By David Hunter
L’Aquila – Vasto 185km
Another day with many possibilities.
Just like today, we have a big cat 2 climb that is likely to scare off the sprinters and their teams from chasing the morning break.
7.5km at 6.2% might sound like the sprinters can survive, but there is a 3km section at 9%, no way the quick men are getting over this one, unless the pace is very slow.
Just 10km from the finish, the bunch climb this unclassified bump in the road. 1.5km at 7% is tough, especially as the final 300m is almost at 9%. After this section that road is undulating, before hitting a very fast descent with 4km to go. This ends with a tight turn coming with 2km to go and then it’s all about the finish.
The stage ends with 1.2km at 6.8%, it looks a great finish, but is it one for the puncheurs or the GC riders?
Sunnier than it has been, with the wind coming from the east. That means a headwind for the majority of the day, which isn’t great news for the breakaway.
Today was interesting. A large group escaped, with a couple of riders who were high on GC. Jumbo-Visma decided to keep them relatively close, but when no one wanted to help, they promptly gave away the pink jersey. Now that UAE are in control, they’ll want to keep it for as long as possible. This means the morning break will be chased down, if it contains a threat to their race lead.
It seems quite likely to me that the break won’t survive and we”ll get an uphill sprint finish. The cat 2 climb is tough enough for the sprinters not to bother trying to reach the end, this is a chance for those teams with a punchy finisher.
The penultimate climb is hard enough for some riders to attack, but there should be enough domestiques left to chase the moves down, but watch out for the descent. It’s not technical, but it will be incredibly fast. The GC riders will be keen on being well placed for the tight corner, which marks the start of the climb, that will make the downhill really quick.
Once we hit the climb, we’ll have to see who has the legs to distance the others. With bonus seconds on offer, lots of riders will be keen on this one. We shall have to see how hard the climb is and which type of rider will be victorious.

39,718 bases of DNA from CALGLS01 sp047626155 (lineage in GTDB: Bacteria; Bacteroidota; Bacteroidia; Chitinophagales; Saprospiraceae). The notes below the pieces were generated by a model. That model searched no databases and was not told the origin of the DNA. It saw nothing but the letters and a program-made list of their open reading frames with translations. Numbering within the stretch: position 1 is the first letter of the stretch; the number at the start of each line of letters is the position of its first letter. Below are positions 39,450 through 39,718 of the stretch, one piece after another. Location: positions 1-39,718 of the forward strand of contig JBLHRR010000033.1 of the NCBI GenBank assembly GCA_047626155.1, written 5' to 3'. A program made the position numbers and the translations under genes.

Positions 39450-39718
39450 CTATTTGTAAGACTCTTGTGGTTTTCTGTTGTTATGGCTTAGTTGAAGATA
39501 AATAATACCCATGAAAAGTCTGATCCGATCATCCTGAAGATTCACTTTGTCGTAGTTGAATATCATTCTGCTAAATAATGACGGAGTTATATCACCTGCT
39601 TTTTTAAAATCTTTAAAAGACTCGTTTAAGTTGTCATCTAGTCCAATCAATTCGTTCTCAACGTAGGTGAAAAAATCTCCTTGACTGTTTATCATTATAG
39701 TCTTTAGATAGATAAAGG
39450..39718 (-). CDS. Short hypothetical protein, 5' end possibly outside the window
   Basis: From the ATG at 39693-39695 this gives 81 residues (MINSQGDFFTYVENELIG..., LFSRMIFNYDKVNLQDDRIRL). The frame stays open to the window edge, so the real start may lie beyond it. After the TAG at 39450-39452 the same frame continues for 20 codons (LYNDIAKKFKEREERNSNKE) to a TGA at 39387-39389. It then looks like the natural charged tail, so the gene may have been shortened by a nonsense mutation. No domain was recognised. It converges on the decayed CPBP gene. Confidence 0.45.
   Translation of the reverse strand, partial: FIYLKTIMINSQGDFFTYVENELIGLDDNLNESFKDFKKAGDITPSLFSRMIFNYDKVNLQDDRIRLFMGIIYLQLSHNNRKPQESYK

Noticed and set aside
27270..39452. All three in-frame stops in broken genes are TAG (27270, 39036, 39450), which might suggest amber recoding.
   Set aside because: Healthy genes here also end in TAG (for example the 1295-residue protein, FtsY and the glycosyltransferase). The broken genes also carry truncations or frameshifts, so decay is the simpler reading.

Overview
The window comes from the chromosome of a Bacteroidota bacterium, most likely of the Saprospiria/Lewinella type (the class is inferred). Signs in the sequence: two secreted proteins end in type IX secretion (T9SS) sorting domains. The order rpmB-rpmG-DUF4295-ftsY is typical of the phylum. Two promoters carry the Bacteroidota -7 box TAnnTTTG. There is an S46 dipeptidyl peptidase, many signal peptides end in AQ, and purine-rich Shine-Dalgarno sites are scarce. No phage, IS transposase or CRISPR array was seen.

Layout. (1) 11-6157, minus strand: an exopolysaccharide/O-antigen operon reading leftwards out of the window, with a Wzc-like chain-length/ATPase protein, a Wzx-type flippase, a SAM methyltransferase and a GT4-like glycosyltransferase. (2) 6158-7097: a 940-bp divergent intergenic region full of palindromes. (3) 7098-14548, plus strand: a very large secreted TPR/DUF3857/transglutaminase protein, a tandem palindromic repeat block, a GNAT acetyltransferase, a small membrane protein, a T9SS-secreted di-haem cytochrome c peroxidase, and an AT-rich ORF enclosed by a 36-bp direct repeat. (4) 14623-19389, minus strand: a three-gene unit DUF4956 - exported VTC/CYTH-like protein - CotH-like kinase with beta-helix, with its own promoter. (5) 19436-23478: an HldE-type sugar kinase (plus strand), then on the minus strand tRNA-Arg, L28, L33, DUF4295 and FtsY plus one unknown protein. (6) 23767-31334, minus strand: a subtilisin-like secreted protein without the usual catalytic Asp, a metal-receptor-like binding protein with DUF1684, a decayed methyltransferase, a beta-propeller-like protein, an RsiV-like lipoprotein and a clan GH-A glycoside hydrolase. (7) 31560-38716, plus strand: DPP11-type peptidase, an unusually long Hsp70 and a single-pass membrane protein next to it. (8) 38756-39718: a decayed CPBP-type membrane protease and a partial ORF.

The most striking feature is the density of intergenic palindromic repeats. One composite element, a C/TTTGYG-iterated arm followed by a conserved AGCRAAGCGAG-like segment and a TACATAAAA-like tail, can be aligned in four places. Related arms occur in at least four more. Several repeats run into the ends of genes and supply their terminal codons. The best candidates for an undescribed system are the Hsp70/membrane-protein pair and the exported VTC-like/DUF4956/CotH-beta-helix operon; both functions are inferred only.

Simon Yates – this is a stage that should excite the Brit. He does well on long climbs, but he also has the kick required to win these shorter efforts. Cast your mind back to last year, the day Wellens won, Yates finished in 4th place. Looking at the riders at the race this year, Yates will be very confident of doing better and challenging for the win. Of course, he would like it to be a little steeper, but he’ll still hope to take ten bonus seconds. He’ll also be keen on testing Roglič, especially after his crash today.
Primož Roglič – crashed and got a red bum today! It didn’t look too serious, which was good news for the Slovenian. Given his recent sprint wins, he has to start this stage as one of the men to beat. Now free of the pink jersey, his team get to save energy during the stage and ensure good position for the final climb. Once this happens, it will be over to him to see if he can take another stage win.
Richard Carapaz – can lightning strike twice? After taking a wonderful win on Tuesday, we shall have to see if he can do it again. Clearly a fine rider, with a strong punch, the finish is well suited to him but I feel others are faster.
Diego Ulissi – he’ll still be kicking himself after missing out to Carapaz, but he gets a chance to make up for that mistake. UAE will have to work on the front, now they have the pink jersey, but Ulissi will still get a chance to try and take the stage. He has the kick required to win, but he can’t hesitate.
Davide Formolo – an outside chance of winning. The Italian has made some serious progress in 2019 and should be confident of challenging in this type of stage. If he waits until the sprint, he has a chance of making the podium, but I hope he attacks from a little further out. As Bora also have Majka high on GC, it would be a good tactic to make someone try to chase.
Enrico Battaglin – if this was last year, he’d be the big favourite for this stage. Since moving to Katusha, the Italian has struggled to hit any sort of form. He hasn’t looked near his old level, but all of that can change in a moment, this is cycling after all. On paper, this is a perfect finish for him, but can he eventually find good legs?
Francesco Gavazzi – can Androni win consecutive stages? Gavazzi will like this finish, but winning will be very difficult.
Gianluca Brambilla – breakaway option, number 1.
Nate Brown – breakaway option, number 2.
Marco Frapporti – breakaway option, number 3.
Just not quite hard enough for the GC men to win, this should be one for the puncheurs. That means a straight fight between Ulissi and Battaglin, but who’ll take the glory? Given the form of Battaglin, this should be a win for Diego Ulissi.
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